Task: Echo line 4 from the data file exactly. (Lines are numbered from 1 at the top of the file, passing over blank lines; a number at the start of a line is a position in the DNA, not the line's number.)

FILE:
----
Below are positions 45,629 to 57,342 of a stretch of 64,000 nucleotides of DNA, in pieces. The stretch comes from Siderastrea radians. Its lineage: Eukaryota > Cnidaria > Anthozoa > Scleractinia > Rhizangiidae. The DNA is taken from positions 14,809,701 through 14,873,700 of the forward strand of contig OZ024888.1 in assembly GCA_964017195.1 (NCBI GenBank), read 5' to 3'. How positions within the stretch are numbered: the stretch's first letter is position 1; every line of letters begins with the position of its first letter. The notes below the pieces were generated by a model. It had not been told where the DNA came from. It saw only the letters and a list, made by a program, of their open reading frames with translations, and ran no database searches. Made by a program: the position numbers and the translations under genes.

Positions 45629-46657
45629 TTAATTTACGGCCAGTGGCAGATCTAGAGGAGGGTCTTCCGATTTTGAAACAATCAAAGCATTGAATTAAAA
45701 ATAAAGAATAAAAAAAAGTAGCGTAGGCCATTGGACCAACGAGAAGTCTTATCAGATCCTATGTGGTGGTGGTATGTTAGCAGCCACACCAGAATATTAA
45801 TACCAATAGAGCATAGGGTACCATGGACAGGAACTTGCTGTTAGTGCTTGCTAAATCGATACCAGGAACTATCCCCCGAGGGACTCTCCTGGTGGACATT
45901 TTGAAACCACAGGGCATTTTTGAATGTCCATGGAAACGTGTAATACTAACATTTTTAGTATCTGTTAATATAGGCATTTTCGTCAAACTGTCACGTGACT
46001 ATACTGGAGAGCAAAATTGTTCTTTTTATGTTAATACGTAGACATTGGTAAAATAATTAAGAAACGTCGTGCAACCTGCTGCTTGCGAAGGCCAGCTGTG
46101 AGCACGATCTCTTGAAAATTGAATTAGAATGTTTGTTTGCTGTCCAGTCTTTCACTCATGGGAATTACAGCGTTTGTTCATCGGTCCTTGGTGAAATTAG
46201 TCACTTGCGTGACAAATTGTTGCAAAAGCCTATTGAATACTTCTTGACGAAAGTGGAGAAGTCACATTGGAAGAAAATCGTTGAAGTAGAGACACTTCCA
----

45701 ATAAAGAATAAAAAAAAGTAGCGTAGGCCATTGGACCAACGAGAAGTCTTATCAGATCCTATGTGGTGGTGGTATGTTAGCAGCCACACCAGAATATTAA